Apr 13, 2018

Book Review: Sold on a Monday by Kristina McMorris

Sold on a Monday

Title: Sold on a Monday by Kristina McMorris
Publication: August 28, 2018, Sourcebooks Landmark
Genre: historical fiction
Objective rating: 5 stars

Lily, a secretary with a newspaper in 1930s Pennsylvania, gets caught up in the story of a photo taken by young reporter Ellis, who snapped a picture of two boys in front of a For Sale sign. The sign was not for the sale of produce or other items, but for the sale of the two boys, a grim indication of the hardship and privation of the times. Scandalized by the implications, Lily takes the photo to the newspaper editor, who assigns Ellis to write the story behind his revealing photo.

Complications arise about the original two children in Ellis's photo, and Ellis makes do by taking another photo, but of different children. Barely bothered by the lie, Ellis makes a name for himself in the newspaper world with the photo and story and rises rapidly in his career.

Lily,  however, gets involved in sorting out fact from fiction as she later helps Ellis to go after the truth of the four children in the two photos, some of whose lives may have been severely affected by Ellis's photos and newspaper story.

The novel is based on a real life photo and its story of children up for sale in 1948, researched by the author, which became an inspiration for her historical novel, Sold on a Monday. Poverty, desperation, and the plight of poor children during those hard times are among the book's themes. Add to that the investigative skills of Lily and the reporter Ellis, who track the story to its conclusion in a suspenseful and heartfelt plot. Well written and researched, with details that bring the characters and the story to life, Sold on a Monday is a novel I would recommend for history buffs and for those interested in a well told tale. 

Book beginning:
Chapter 1
August 1931
Laurel Township, Pennsylvania
It was their eyes that first drew Ellis in.
Seated on the front porch of a weathered gray farmhouse, among the few homes lining the road surrounded by hayfields, two boys were pitching pebbles at a tin can. Ages six and eight at most, they wore no shoes or shirts. Only patched overalls exposing much of their fair skin tinted by grime and summer son The two had to be brothers.... (from an advanced readers copy; final copy may differ

56 percent: 
...She considered the disparity of fortunes between bankers and too many of their patrons, those with little choice but to live in shantytowns or to beg on the street.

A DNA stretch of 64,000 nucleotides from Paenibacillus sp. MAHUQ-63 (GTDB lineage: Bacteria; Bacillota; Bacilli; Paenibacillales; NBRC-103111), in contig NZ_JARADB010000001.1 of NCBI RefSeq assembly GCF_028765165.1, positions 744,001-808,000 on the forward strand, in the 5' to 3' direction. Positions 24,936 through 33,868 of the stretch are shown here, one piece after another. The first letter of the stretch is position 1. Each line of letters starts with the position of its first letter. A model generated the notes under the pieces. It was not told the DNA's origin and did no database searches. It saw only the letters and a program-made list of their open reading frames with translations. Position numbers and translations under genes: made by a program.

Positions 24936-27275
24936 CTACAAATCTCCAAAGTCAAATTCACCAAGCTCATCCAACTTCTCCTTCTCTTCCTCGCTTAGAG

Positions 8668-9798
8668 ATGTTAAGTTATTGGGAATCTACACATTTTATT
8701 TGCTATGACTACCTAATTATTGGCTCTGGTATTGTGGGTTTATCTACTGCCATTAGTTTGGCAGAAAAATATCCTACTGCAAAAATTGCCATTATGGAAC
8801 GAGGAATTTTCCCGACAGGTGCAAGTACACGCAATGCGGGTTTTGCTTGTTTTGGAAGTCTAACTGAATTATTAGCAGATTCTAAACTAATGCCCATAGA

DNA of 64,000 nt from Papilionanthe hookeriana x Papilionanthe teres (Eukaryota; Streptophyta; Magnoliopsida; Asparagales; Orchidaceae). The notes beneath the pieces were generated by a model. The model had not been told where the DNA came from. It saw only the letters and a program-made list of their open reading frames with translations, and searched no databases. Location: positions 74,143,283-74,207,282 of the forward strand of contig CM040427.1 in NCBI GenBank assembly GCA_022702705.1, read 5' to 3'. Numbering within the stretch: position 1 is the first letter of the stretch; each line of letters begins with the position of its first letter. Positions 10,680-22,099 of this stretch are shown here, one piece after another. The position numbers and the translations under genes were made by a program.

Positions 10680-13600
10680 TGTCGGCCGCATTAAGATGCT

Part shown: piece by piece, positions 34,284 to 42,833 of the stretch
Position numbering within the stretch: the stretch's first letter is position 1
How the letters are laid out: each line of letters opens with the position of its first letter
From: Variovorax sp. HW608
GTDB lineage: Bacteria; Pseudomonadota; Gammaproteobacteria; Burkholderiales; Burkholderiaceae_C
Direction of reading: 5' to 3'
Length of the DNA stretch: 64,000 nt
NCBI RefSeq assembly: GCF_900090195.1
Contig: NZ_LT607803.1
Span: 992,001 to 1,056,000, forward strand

Thanks to the author and Netflix for an advance readers copy of the book, for review purposes. 

Memes: The Friday 56. Grab a book, turn to page 56 or 56% of your eReader. Find any sentence that grabs you. Post it, and add your URL post in Linky at Freda's Voice. Also visit Book Beginning at Rose City Reader

18 comments:

  1. Oh, this one sounds sooo good! Thanks for sharing...and enjoy your weekend. Here's mine: “MRS.: A NOVEL”

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  2. This sounds like an intriguing story. I'm glad you enjoyed it. This week I am featuring Burn Bright by Patricia Briggs - a new one by a favorite author. Happy reading!

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  3. This sounds like an excellent story, especially since it is based on real events. I'm looking forward to reading this book.
    My Friday post features Mrs. Polifax Mysteries.

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  4. What a heartbreaking plot line. Can you imagine? Selling your children?! Argh. My Friday Quotes

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    1. Sadly, this still happens in other countries.

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  5. Sounds like a heart-wrenching book, but they are often amazing! Happy weekend!

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    1. That these events really happened is astounding!

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  6. I've seen this book around. Heart breaking.

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  7. Is there any news about Rayanne Mills who's baby was taken from her. Has she found her daughter? I haven't read the book but looking forward to getting it.

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  8. I just started reading this book and am on chapter 4. Who is Samuel that Lily mentions on page 25? I couldn’t find him mentioned previously.

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